Despite the hardships, Allied troops continued to push forward, and on December 4th, Doc and his comrades packed-up their hospital and moved closer to the front line. Battle wounds kept arriving, fever cases kept developing, and the sky buzzed with activity. One of the field hospitals drew unwanted attention from the Japanese and got bombed, killing nine and wounding another thirty. Artillery shells continued to fall. However, Stuart light tanks, constructed partly in Wisconsin, began to arrive, in hopes of breaking through the coconut grove.
On Friday, December 18th, Doc wrote, “Up very early. Quite a bit of shooting during the night. Big frontal attack to be made on the coconut grove on Cape Endaiadere (Duropa Plantation area). Artillery firing began at 6:45 a.m. Tremendous noise. The point is taking a terrific shelling. Seven M-3’s move up followed by Aussie infantry. Within two hours had reached the Cape. Casualties soon arrived.”
On Christmas Eve, Doc packed up his hospital again to move forward. “We will be moving up off the beach area to the old Buna airstrip where fighting still going on.” On Christmas Day he continues, “Fighting is really fierce at the northwest end of the strip and lot of artillery about as shells whistle over us day and night. Stray bullets also flying about.”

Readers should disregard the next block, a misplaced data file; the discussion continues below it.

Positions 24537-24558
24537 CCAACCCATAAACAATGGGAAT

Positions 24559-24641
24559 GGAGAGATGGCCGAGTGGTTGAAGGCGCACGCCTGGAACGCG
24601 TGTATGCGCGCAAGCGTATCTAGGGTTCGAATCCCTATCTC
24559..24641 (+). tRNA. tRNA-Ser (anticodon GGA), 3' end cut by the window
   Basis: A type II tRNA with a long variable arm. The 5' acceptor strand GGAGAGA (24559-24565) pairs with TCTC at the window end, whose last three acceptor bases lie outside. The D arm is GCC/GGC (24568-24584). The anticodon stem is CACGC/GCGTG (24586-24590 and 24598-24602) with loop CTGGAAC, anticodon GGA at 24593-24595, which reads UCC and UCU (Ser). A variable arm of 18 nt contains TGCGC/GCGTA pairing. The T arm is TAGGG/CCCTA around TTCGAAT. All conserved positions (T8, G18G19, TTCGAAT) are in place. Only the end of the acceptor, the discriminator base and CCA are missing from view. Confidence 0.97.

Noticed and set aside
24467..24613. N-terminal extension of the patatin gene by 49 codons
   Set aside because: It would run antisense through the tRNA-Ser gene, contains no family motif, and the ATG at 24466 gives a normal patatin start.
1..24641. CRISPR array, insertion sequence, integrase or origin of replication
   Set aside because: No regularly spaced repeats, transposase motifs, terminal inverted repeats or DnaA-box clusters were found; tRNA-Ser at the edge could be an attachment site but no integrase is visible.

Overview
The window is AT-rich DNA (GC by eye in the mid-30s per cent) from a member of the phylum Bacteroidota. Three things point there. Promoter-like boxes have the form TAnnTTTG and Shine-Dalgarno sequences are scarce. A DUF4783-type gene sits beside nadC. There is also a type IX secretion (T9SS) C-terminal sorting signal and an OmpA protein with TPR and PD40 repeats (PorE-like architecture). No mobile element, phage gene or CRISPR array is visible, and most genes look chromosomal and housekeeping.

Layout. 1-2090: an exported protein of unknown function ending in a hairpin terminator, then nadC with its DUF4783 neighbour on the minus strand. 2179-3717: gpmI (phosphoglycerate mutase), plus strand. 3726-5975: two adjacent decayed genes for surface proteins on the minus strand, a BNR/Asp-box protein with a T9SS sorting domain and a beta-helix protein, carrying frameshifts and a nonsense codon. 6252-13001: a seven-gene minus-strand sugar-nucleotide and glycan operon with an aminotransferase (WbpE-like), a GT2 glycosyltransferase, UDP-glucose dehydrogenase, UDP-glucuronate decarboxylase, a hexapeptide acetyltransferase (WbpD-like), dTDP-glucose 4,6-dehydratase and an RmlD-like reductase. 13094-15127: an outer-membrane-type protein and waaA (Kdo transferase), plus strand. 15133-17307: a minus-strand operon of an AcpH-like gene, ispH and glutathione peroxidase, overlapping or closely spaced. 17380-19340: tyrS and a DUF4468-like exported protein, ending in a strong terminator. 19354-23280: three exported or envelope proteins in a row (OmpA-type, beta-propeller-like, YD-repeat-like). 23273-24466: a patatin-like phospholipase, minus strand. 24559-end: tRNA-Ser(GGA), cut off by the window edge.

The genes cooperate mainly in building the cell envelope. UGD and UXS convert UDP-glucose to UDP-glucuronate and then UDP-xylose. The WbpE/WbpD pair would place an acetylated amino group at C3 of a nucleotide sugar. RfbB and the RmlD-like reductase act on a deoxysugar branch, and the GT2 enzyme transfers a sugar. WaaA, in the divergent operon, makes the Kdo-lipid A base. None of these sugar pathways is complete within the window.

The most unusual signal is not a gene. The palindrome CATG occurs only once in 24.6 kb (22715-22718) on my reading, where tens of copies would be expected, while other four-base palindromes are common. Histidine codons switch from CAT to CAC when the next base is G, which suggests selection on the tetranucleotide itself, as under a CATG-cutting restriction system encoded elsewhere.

With the help of the tanks, the Allies kept pushing the Japanese into a smaller and smaller area and on December 30th, Doc received orders to move up again. Buna Mission fell on January 2nd and Doc wrote, “Some wounded Japanese prisoners came through our hospital.” But primarily due to the excessive rain, moved the hospital again, this time simply to higher ground. Patients kept arriving, mostly fever cases, but mopping-up pockets of Japanese resistance meant a few combat injuries came through as well.
Finally, on February 4, 1943 Doc and his hospital personnel loaded their medical gear onto a C-47 cargo plane and left the combat zone. Returning home to Milwaukee after completing his military service, Doc opened an office and practiced family medicine until he retired in 1981.